A bit of Bragg

I present to you part of a letter from Lt. Col. Bolling Hall, Jr, of the 59th Alabama Infantry. It was written on December 6, 1863, addressed to Hall’s father. I find it very interesting.

Speaking of the battle of Missionary Ridge, notes Hall, “All blame Hardee with it that I have seen. Every body says Bragg is not at all to blame. You would be, I can almost say, astoundeBolling Halld were you to go into the army to see what a calamity¬†all without exception regard the removal of Bragg.

I have talked to many from different commands & the confidence is universal in him. Of course I do not refer to general officers. I talked to none of them about it. Col. Sawyer [of the 24th Alabama Infantry] told me he always knew that Btagg was popular with a majority but he has been astonished to find how strong & universal the feeling is for Bragg and how great the confidence in him.

I heard several say the defeat at Missionary ridge was not as great a calamity as the removal of Genl Bragg & the latter has demoralized the army more than the former. What are we to come to if newspapers and politicians too cowardly themselves to go into danger are thus to break down our best & bravest Generals.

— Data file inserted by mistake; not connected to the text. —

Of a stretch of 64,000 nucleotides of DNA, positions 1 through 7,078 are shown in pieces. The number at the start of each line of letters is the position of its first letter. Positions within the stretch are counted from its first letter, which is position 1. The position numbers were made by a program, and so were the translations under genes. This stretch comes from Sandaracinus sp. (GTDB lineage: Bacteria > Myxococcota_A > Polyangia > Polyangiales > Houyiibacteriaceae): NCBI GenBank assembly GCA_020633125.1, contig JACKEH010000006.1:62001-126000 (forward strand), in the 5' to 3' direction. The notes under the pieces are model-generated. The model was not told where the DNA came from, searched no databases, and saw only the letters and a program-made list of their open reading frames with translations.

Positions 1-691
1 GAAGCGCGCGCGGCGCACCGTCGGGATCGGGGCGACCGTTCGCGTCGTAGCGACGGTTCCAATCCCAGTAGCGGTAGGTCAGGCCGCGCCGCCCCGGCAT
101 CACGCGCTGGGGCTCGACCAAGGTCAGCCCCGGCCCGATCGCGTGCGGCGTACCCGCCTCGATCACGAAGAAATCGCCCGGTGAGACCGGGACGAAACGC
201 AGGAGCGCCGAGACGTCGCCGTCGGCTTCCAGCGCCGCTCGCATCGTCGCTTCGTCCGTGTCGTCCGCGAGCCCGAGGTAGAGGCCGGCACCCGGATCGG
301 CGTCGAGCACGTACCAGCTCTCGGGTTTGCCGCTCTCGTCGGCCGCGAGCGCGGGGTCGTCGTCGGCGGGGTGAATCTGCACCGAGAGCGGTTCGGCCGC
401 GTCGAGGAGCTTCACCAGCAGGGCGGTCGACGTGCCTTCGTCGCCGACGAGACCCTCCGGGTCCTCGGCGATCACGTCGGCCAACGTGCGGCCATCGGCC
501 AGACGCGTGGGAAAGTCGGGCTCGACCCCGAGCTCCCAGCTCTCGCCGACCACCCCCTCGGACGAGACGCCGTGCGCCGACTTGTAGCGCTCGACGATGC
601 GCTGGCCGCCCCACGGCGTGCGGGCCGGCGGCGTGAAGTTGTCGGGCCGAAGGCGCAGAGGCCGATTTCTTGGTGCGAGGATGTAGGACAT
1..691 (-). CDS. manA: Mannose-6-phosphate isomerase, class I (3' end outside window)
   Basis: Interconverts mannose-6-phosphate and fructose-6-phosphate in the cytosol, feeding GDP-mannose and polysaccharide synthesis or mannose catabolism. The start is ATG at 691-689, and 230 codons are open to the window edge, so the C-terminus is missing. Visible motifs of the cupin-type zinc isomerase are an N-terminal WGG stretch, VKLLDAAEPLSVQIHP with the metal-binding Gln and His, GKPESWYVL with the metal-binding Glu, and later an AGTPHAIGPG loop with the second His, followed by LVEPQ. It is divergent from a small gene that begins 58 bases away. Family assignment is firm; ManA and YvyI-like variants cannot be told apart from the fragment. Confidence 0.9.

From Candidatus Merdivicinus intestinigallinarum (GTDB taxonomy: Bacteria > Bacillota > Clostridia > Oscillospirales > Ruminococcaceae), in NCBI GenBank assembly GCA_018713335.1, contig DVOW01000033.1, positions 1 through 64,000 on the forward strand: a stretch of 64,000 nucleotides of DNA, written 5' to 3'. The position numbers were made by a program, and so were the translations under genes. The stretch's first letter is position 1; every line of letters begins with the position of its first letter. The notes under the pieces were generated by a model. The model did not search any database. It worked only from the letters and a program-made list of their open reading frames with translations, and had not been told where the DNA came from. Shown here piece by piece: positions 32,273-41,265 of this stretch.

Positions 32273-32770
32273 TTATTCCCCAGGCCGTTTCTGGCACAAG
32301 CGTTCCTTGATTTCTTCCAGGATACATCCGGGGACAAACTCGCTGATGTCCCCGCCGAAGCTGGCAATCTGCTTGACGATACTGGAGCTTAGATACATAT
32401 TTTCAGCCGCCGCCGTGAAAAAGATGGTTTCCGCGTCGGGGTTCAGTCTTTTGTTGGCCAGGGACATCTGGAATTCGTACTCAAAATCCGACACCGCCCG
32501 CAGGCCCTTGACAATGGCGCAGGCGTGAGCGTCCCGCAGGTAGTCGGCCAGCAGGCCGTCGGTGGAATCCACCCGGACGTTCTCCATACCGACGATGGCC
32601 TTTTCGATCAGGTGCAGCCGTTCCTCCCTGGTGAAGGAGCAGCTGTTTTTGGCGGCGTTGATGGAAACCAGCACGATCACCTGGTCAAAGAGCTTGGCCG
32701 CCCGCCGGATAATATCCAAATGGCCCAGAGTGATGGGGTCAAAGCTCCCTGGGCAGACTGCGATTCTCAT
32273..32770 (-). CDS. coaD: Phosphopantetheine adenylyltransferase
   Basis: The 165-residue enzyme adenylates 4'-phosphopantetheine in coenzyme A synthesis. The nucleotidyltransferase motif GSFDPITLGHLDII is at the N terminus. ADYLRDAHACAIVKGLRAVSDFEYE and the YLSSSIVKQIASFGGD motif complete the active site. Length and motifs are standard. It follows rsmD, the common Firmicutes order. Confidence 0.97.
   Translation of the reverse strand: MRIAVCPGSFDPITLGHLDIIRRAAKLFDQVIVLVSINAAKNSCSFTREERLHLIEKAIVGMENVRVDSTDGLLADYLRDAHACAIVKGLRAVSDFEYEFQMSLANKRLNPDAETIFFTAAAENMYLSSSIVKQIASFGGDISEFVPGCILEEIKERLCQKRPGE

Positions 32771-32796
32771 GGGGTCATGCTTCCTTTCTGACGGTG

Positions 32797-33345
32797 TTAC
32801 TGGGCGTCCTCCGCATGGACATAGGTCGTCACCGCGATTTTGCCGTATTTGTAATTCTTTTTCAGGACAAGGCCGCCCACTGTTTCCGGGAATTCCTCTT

I have seen but one man who thinks Hardee can replace Bragg, i.e. is competent to take his place.”


Not the usual sort of commentary.



17 Responses to “A bit of Bragg”

  1. James F. Epperson Says:

    Very different from the conventional view, that’s for sure. What, supposedly, did Hardee do to cause the defeat?

  2. Lee White Says:

    Thank You Dave, another pro Bragg account to add to my ever growing list, though not surprising with the Hall’s since Bragg sent a condolence letter to them after Boiling’s death in 1866. However on the Hardee account that is interesting, this is the third mention Ive seen of it by some with pro Bragg leanings.

  3. Dave Powell Says:

    Lee, the internal dynamics of the Army of Tennessee are far from unanimous. This letter struck me for how hard it slams Hardee, which surprised me.

  4. Lee White Says: